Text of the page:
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Elizabeth Smith Shaw Peabody to Abigail Adams, 19 December 1797

Elizabeth Smith Shaw Peabody to Abigail Adams

Atkinson Dec. 19th 1797

My Dear Sister—

Least I should forget it, I acknowledge the receipt of ten Dollars you sent while I was at Haverhill, but in the multiplicity of my thoughts I for-got to mention it—1 you will please to excuse me— I have conversed with Mr Attwood about receiving pay for his expences he absolutely refuses taking anything for his trouble— The extra, charges I have seen payed, by mony Mr Attwood, & I found in his trunk, some of which you gave him, & between thirty & forty dollars, which he had obtained by the sale of lemmons &ccc— He had likewise a new watch which cost him twenty Dollars— Mr William Smith made me a visit, & gave the nurse, more than any other woman, but Mr Atwoods Sister ought to have— As Mr Atwood would not take anything, I supposed no one could have any objection against his making what use he pleased of Cousin Charles’s Cloathing, taking them for his other prentics, or what he chose— Mr Atwood has likewise spoken for decent gravestones, which are now doing, & will be set in the Spring— If Louisa has any lines, comprehensive, short & perspicuous that she would like to have engraved, I wish she would send them on, as soon as possible—

Your Grand Children are well, & are in a very good way— Cousin William loves to be quiet, but John beats all for noise— I ask him what you did with him, & how his mamma could bear it— We have talked coaxed, flattered, & assumed a sterner manner, & all does not avail, but for a moment— I cry soft—soft my Child—instead of “steady steady,” which was of so much service to the Prince2—but it is not from ill will, but a shocking habit of speaking as sharp, & as loud, as a boatswain—or a coachman driving over pavements— He is a dear boy notwithstanding—& we all love him— I was very glad you checked the Children about going to Boston— I feared I should have tears, but I did not see any— What you, & their mamma writ was of service & it strengthened our authority, & gave sancttion to our advice— Their Aunt Shaw was so good as to send for them, to keep thansgiving with her—sent them a nice ginerbread, & an excellent letter— This was a new trial for their manliness—but I easily perswaded them to tarry here till the Spring— Cousin John said he would not go, if William did—& they appear quite easy— Indeed they should—for I am sure they are better off than thousands—they have necessaries & comforts— The Cotton you sent made them three Shirts a peice, exactly. & I have made each of them a pair of trowsers out of a riding coat, which was tight, & I never had worn but 5 or 6 times—& I thought it would be better than any I could purchase for them— I have knit Cousin Williams Stocks, Johns I have not knit, because his mother sent word she had some she should convey to us—& I supposed he had better wear those out, as there was none younger to take them— Cousin John improves in writing you will see, & William too— William’s manners are muh softer, & they are both much more respectful than they were—but still my Sister it is necessary to add precept, to precept, & line upon line— if I did not find my own Children always deviating from rectitude, I should think other peoples Children had not been taught propriety of behaviour— I conclude therefore, that it is best never to put Children under the care of those who have not been Parents—nor of those, who cannot remember how they conducted in their youth—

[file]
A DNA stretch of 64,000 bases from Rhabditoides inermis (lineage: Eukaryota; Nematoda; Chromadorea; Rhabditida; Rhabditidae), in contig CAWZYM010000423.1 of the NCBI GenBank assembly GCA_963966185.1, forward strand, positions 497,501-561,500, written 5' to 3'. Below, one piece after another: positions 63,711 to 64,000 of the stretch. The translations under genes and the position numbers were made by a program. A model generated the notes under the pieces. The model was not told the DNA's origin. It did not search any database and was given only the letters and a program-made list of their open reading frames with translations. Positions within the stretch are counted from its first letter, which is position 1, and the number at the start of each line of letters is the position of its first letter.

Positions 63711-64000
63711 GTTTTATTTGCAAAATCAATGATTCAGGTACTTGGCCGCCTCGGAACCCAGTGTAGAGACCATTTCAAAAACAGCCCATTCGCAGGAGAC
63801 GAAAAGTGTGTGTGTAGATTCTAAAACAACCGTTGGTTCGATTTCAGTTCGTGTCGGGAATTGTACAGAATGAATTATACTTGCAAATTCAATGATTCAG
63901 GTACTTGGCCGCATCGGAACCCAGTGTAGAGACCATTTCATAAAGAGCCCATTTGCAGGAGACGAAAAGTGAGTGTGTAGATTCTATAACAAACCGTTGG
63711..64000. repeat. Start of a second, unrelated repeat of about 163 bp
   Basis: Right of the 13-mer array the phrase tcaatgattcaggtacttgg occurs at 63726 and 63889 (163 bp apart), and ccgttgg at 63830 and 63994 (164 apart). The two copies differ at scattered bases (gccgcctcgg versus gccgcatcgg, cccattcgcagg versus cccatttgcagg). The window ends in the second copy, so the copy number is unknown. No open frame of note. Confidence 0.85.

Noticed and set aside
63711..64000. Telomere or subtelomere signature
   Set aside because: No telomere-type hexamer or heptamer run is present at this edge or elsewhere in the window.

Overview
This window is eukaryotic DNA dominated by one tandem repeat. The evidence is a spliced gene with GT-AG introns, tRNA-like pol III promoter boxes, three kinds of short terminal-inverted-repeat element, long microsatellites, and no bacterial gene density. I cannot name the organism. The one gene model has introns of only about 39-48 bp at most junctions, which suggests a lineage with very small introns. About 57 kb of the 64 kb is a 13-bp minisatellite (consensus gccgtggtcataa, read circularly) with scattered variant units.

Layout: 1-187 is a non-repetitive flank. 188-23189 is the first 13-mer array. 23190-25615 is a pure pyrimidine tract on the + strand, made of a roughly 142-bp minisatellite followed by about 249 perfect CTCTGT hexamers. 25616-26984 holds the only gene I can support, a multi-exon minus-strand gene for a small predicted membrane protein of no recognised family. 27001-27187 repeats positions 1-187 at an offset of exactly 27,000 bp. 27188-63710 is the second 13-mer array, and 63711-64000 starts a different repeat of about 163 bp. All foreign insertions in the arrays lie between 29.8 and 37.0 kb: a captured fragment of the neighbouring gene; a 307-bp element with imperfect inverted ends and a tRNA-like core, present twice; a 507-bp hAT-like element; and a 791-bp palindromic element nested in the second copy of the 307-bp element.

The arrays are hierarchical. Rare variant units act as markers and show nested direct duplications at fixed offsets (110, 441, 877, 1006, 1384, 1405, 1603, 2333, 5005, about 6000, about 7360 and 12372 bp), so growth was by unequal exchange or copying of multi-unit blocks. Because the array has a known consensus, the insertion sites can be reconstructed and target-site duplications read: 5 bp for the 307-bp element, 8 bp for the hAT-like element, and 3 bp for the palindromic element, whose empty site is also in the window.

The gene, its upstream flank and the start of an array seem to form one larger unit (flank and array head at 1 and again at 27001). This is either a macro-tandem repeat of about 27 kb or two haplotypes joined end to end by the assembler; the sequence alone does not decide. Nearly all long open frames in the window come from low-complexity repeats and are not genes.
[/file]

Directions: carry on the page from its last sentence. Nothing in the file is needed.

I have not heard from Quincy for several weeks, I fear Eliza Smith will triffle away a worthy friend—but it is a delicate point for me to say, or to urge a connection, I presume the difference of age being, upon what is called the wrong side, is an insurmountable objection—sad—sad I think— I had a letter from my William—he has got the Influency, it is prevalent here— I hope he will come home soon to your Sister

E Peabody

RC (Adams Papers); endorsed: “Mrs Shaw / decbr 19 1797.”

1See AA to Peabody, 25 Sept., above.

2Possibly a reference to John Bancks, The History of the Life and Reign of William III. King of England, Prince of Orange, and Hereditary Stadtholder of the United Provinces, London, 1744, in which an attempt by the English in 1678 to lure the Dutch into declaring war on France was rebuffed by the Prince of Orange, who said, “Was ever any Thing so hot and so cold as this Court of yours? Will the King that has been so often at Sea never learn a Word that I shall never forget since my last Passage? When in a great Storm the Captain was all Night crying out to the Man at the Helm, Steady, Steady, Steady” (p. 126).

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